13. However, introducing explicit "road users charges" does not automatically eliminate the need to address trade-offs. Unless there is complete independence between the ability to raise specific "road user charges" and general taxes there is an opportunity cost in other sectors for securing funding for roads. For example, in developing countries with low taxable capacity, fuel taxes may be one of the more secure tax sources, accounting for 7 to 30 percent of total tax revenues, and between 1 percent and 3.5 percent of GDP(12). The loss of control over this source of revenue may be particularly damaging to central government economic management. Introducing an indirect "road user charge",," in the form of a surcharge on fuel taxes, will limit the extent to which taxes on fuel can be increased for general tax purposes. This could increase the gearing effect of any instability of remaining tax revenue on social expenditures such as health or education, for which earmarking is not applied even though the returns may also be very high.
14. The independence of general taxing capacity from the level of road user charges is likely to be greatest when there is a well defined group of beneficiaries and a very direct link between the payment of "user charges" and the receipt of services. This is provided for in "second generation Road Funds" to the extent that the bulk of revenues are generated through the use of vehicle license fees, axle loading or distance fees, toll revenues, and to a lesser extent through the separation of the "pure tax" element from the ex ante explicit "user charge" element of public revenues collected from fuels.
The Problem of Management Incentives and Operational Efficiency
15. The life of a highway investment and the benefits accruing from it are dependent on the way in which the facility is maintained. Most appraisals assume "optimal" maintenance (although they may not explicitly address what this implies). Failure to provide the required maintenance effort means that the return on the initial investment will be lower. If normal budgetary practices will not provide the necessary funding for optimal maintenance then, either the likely benefit stream (and therefore the expected rate of return) should be reduced(13), or complementary institutional mechanisms should be put into place to ensure appropriate maintenance practices. In the first case, fewer investment projects will meet the criteria for selection. In the second case, establishment of a Road Fund to ensure funding for road maintenance from "road user charges" (quasi prices) may be the logical corollary of accepting projects with attractive rates of return.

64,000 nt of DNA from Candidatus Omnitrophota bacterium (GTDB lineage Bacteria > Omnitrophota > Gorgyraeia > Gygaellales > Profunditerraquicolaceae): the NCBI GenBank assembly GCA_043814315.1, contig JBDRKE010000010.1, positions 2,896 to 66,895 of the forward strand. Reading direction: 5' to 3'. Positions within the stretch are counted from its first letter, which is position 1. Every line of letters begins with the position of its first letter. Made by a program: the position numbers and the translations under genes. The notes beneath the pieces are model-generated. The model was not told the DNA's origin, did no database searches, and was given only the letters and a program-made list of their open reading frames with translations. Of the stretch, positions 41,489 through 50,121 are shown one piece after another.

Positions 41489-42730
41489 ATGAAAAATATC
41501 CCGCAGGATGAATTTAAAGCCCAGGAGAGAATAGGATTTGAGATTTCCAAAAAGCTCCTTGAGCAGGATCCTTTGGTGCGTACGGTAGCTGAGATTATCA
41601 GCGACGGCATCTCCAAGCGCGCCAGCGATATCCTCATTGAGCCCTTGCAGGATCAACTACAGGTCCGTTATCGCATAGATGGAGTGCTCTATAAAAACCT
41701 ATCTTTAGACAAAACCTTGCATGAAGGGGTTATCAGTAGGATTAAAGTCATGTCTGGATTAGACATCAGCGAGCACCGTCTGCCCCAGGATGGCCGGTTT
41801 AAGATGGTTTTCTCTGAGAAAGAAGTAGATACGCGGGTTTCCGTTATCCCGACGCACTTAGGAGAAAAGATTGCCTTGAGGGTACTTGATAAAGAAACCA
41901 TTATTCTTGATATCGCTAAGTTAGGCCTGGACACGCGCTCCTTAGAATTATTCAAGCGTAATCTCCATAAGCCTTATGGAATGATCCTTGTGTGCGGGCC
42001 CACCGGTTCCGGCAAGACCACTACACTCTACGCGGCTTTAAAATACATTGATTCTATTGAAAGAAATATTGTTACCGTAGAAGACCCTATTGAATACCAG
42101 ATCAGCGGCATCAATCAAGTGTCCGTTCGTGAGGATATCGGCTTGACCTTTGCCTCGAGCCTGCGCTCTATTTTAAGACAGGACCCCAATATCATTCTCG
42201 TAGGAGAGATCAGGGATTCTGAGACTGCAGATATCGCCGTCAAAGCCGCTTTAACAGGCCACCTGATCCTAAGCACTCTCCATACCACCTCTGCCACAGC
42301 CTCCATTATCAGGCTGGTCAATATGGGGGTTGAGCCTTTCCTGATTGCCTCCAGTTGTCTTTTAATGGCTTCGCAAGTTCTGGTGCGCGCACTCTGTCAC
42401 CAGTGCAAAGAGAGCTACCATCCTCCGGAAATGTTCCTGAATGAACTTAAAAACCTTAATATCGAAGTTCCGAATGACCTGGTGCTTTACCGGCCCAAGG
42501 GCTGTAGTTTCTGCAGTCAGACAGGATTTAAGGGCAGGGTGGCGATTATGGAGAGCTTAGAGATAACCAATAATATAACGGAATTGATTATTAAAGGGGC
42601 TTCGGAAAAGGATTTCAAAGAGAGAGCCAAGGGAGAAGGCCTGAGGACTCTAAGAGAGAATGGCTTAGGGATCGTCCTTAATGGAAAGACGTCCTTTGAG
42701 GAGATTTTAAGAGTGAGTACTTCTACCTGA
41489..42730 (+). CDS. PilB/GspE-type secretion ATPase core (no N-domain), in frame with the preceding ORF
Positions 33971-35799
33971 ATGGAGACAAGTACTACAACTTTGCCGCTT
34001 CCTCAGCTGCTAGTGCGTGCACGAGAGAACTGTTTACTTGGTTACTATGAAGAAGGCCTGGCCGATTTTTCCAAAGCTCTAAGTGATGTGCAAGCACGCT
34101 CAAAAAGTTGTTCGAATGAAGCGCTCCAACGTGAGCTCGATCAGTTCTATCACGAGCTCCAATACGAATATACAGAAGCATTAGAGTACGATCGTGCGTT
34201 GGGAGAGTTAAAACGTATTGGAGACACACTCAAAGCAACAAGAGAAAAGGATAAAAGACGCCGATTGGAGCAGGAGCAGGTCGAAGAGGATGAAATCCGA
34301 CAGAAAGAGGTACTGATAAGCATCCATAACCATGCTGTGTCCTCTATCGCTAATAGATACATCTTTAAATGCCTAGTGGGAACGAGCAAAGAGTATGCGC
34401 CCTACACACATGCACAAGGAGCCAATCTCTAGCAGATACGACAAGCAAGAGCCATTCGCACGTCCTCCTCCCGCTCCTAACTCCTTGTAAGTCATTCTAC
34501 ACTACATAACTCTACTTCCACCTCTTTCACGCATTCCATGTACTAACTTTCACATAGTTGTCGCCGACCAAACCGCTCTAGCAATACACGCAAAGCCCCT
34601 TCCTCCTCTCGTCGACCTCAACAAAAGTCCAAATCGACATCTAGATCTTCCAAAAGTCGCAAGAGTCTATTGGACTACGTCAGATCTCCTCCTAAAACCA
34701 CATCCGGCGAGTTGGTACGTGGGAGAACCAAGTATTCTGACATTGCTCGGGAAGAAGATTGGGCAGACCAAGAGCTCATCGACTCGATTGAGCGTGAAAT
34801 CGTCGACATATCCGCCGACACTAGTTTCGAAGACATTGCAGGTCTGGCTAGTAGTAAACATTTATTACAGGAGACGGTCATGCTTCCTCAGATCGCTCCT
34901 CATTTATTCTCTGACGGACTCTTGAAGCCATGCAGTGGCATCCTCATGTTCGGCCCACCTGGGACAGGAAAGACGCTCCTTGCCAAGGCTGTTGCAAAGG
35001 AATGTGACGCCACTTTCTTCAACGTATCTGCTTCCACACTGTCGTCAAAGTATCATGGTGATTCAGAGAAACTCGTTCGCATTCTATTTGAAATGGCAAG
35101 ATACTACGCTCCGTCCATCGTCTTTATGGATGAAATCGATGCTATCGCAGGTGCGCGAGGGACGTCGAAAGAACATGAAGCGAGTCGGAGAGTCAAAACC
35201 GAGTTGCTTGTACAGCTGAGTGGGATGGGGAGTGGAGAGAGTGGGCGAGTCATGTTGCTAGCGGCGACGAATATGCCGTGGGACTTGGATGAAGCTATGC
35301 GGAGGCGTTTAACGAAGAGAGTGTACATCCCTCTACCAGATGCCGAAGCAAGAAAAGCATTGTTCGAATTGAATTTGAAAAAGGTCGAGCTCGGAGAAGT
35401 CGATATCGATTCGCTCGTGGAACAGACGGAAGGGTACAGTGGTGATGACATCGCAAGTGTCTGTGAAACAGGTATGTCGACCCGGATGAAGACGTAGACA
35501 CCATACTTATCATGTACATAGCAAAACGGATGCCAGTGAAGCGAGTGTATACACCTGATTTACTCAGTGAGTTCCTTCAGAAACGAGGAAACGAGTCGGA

16. The introduction of "road user charges" payable directly to a Road Fund can improve managerial incentives if it facilitates a larger degree of autonomy from "unwarranted" political interference. There is already some relevant empirical evidence. Budget approval and disbursement in many countries is delayed as a result of political wrangling. Studies in Latin America show part of the reason for low equipment utilization rates and low number of kilometers maintained per employee is the insecurity or untimely availability of the funding to maintain regular work schedules and to buy fuel and supplies(14). Even if the "total level" of road funding is open to competition from other demands, a Road Fund may enable the executing agency to perform more efficiently by guaranteeing the availability of a secure "core of funding". In Ghana the establishment of a Road Fund has substantially reduced the problems of disruption to the planning and execution of maintenance work. These disruptions were caused by delays in budget approval, delays in release of budget allocations, and lack of synchronization between the budget year (the calendar year) and the construction season (September to May). These delays necessitated the awarding of small continuation contracts to contractors to whom the administration was already committed. With the establishment of Road Funds payment delays have been eliminated giving a significant boost to contractor cash flow, and enabling unit costs to be reduced by 15 to 20 percent(15).
17. The guarantee of a core of finance may also allow road agencies to extend and improve contracting out arrangements with the private sector. The LAC studies suggest that maintenance by "force account" (i.e., of staff on government payrolls) is little more than half as efficient as maintenance that is contracted out to the private sector. In Ghana the greater certainty of funding associated with earmarking allowed effective competitive bidding to be introduced. The general point is that more reliable financial arrangements lead to better use of resources.
18. Operational efficiency may also be increased if users are more willing to pay for maintenance because payments are seen to be channeled more directly to the provision of a service of value to the users, thereby transforming a public good into a "club good".." (The availability of additional resources, which might not be forthcoming otherwise, can also improve the ability to manage macro imbalances)..) Some countries, including many in sub-Saharan Africa, have experienced a crisis of maintenance for their main trunk road network, so much so that heavy users such as truckers and other commercial vehicles have demonstrated a willingness to levy an additional charge on their own use of fuel to finance a Road Fund with responsibility to maintain a "core" network. There is no mystery to why the users are willing to pay the surcharge. The surcharge–dedicated to fund better maintenance–is substantially lower than the higher vehicle operating costs (VOC) they are incurring from poorly maintained roads. For example, in Kenya and Tanzania, where only about one third of the paved roads were in good condition, it was estimated that savings to users in the form of lower vehicle operating costs due to improved road maintenance would be between three to four times the costs of eliminating the underfunding of road maintenance(16).